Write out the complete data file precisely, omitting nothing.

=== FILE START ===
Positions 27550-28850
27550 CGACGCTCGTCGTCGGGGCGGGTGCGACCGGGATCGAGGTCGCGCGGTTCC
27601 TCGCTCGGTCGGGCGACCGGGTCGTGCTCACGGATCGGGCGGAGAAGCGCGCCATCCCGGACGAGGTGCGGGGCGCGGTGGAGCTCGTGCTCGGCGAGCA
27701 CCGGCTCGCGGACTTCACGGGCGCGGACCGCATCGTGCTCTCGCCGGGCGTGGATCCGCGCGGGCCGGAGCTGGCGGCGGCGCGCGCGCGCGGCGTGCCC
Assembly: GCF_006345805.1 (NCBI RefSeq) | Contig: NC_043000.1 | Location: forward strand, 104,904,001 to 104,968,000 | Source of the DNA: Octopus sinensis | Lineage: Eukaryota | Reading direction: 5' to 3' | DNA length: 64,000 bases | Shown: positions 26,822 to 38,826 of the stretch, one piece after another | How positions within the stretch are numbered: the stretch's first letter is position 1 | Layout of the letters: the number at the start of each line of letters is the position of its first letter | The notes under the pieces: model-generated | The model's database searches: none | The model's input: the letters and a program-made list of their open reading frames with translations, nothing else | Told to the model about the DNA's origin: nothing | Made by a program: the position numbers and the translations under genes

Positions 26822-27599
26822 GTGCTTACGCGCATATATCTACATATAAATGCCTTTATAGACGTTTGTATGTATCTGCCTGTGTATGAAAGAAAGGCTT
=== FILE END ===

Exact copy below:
Positions 27550-28850
27550 CGACGCTCGTCGTCGGGGCGGGTGCGACCGGGATCGAGGTCGCGCGGTTCC
27601 TCGCTCGGTCGGGCGACCGGGTCGTGCTCACGGATCGGGCGGAGAAGCGCGCCATCCCGGACGAGGTGCGGGGCGCGGTGGAGCTCGTGCTCGGCGAGCA
27701 CCGGCTCGCGGACTTCACGGGCGCGGACCGCATCGTGCTCTCGCCGGGCGTGGATCCGCGCGGGCCGGAGCTGGCGGCGGCGCGCGCGCGCGGCGTGCCC
Assembly: GCF_006345805.1 (NCBI RefSeq) | Contig: NC_043000.1 | Location: forward strand, 104,904,001 to 104,968,000 | Source of the DNA: Octopus sinensis | Lineage: Eukaryota | Reading direction: 5' to 3' | DNA length: 64,000 bases | Shown: positions 26,822 to 38,826 of the stretch, one piece after another | How positions within the stretch are numbered: the stretch's first letter is position 1 | Layout of the letters: the number at the start of each line of letters is the position of its first letter | The notes under the pieces: model-generated | The model's database searches: none | The model's input: the letters and a program-made list of their open reading frames with translations, nothing else | Told to the model about the DNA's origin: nothing | Made by a program: the position numbers and the translations under genes

Positions 26822-27599
26822 GTGCTTACGCGCATATATCTACATATAAATGCCTTTATAGACGTTTGTATGTATCTGCCTGTGTATGAAAGAAAGGCTT